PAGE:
So, in many aspects, is this album a microcosm of life?

Yes. It's the human story, and that's the allegory. We all start out looking for our purpose, but the core of everything is that spiritual warfare where we overcome those obstacles in our lives. The irony is that I don't think we ever reach that point where we conquer everything. It's just a matter of saying that you've reached a place where you understand that everyday can be a struggle and none of us are ever done.

Did knowing what you wanted ahead of time make things difficult
for the band when it came down to putting the songs together?

We actually had several talks where we all agreed it was much harder writing this record, because in the past we just focused on the music that we were feeling at the time. It definitely proved challenging, but everyone really enjoyed it because it was unlike anything anything we had ever done before. When we were able to knock out the 11 songs that wound up on the record, we were really pleased. Listening to those first couple of rough mixes in the studio was very surreal because this was an idea we had been building on for quite some time. To hear the final product made us feel like we had really put it together just how we wanted.

Does the band have a set plan for to the future, or are you just going to take things as they - Outburn Magazine - Issue #52

"TGIM Exclusive Interview"

Access interview here: - HM Magazine Online

"Two Page Feature"

Forthcoming. - HM Magazine - Issue #141


The Fuhrer (An Allegory Of A History Of Deception) - 2009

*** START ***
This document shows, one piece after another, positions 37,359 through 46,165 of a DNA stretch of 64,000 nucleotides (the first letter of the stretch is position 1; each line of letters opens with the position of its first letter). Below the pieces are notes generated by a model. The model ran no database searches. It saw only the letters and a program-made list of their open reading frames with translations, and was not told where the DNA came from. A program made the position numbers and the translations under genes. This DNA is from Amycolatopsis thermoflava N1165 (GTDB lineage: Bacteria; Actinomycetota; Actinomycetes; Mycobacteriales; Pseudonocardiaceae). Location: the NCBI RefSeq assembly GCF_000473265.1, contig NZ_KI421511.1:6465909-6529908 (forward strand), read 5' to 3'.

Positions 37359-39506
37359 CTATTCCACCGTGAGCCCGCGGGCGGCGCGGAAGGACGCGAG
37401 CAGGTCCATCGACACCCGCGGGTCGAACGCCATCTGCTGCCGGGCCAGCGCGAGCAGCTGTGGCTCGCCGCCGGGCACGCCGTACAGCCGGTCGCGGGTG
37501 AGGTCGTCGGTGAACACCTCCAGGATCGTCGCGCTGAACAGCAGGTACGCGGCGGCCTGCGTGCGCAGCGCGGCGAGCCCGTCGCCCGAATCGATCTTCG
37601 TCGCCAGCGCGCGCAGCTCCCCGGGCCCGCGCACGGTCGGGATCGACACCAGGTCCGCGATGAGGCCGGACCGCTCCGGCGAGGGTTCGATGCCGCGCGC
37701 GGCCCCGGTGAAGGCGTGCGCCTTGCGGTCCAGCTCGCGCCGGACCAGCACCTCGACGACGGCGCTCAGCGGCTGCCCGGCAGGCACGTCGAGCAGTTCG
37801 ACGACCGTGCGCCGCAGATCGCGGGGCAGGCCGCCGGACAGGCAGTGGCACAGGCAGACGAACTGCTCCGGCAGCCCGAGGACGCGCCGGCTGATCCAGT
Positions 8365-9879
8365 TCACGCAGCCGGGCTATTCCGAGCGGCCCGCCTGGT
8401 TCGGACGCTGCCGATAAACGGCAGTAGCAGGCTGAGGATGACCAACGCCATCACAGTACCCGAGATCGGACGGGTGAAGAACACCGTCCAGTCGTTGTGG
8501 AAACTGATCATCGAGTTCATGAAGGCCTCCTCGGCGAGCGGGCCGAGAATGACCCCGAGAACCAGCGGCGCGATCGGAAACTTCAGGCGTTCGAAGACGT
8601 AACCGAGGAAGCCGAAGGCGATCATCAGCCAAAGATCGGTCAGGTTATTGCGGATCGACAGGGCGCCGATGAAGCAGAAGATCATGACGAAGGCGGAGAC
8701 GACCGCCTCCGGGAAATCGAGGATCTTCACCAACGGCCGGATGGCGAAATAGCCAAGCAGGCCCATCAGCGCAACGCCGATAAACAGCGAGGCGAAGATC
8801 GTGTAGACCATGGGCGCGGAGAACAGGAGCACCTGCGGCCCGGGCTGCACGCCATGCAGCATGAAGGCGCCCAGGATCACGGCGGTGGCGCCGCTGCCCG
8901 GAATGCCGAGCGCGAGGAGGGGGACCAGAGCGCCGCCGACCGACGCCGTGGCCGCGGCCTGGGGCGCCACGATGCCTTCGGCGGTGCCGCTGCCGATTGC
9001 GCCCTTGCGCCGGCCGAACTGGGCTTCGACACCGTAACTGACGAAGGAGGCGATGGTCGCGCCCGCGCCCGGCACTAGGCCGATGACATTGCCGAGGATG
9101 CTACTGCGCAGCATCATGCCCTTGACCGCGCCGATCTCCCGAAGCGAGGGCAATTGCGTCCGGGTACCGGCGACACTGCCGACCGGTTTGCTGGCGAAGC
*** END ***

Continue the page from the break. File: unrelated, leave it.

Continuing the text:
A ministry first and a band second: this is the mantra of Houston, TX quintet Before There Was Rosalyn. The foundation for this poignant metalcore act is faith above all else. Understanding that while everyone may not share in their spiritual beliefs, sharing this love with their fans is of equal importance. This sincerity is what drives their newest release, The Fuhrer: An Allegory Of A History Of Deception. With a name like this, the album is sure to turn some heads.

The Fuhrer is intense in every sense of the word. A racing rhythmic pulse drives the record, forcing listeners to feel rather than hear the melody. Chunky breakdowns and discordant riffs create a heavily crushing sound. Beyond the screams, a powerful message lies beneath the surface.

On the lyrical concept of the album, vocalist Carlos Salazar explains, “The Fuhrer is an embodiment of spiritual warfare and the fact that we have become desensitized to our surroundings when we become jaded about life. It’s about the human spirit at its worst. Absolute power absolutely corrupts. Touching on the loneliest and most desolate places of the human heart, it’s a journey through despair that, led by perseverance, eventually leads us to the proverbial shores of hope.”

Before There Was Rosalyn wants to play as many live shows as possible. After extensive touring for their 2008 release As Far As The Moon From The Sun, the post-hardcore act set out to make a powerful statement with their Victory Records debut. Back in full-force, the band returned to the stage in January 2010. What makes this band truly unique is its love of the fans. Selling t-shirts or CDs isn’t a top priority for Before There Was Rosalyn. They just want to build meaningful relationships with their fans.

“If you would like to purchase our record, feel free, but even if you don’t, come be a part of our lives at a show near you, and let us be a part of yours. We want to be your friend.”

As history repeats itself, this album will open your eyes to the abuse of power, corruption, and the evil of which we are all capable of. Offering hope in understanding, Rosalyn reaches out to the masses with its message of eternal love.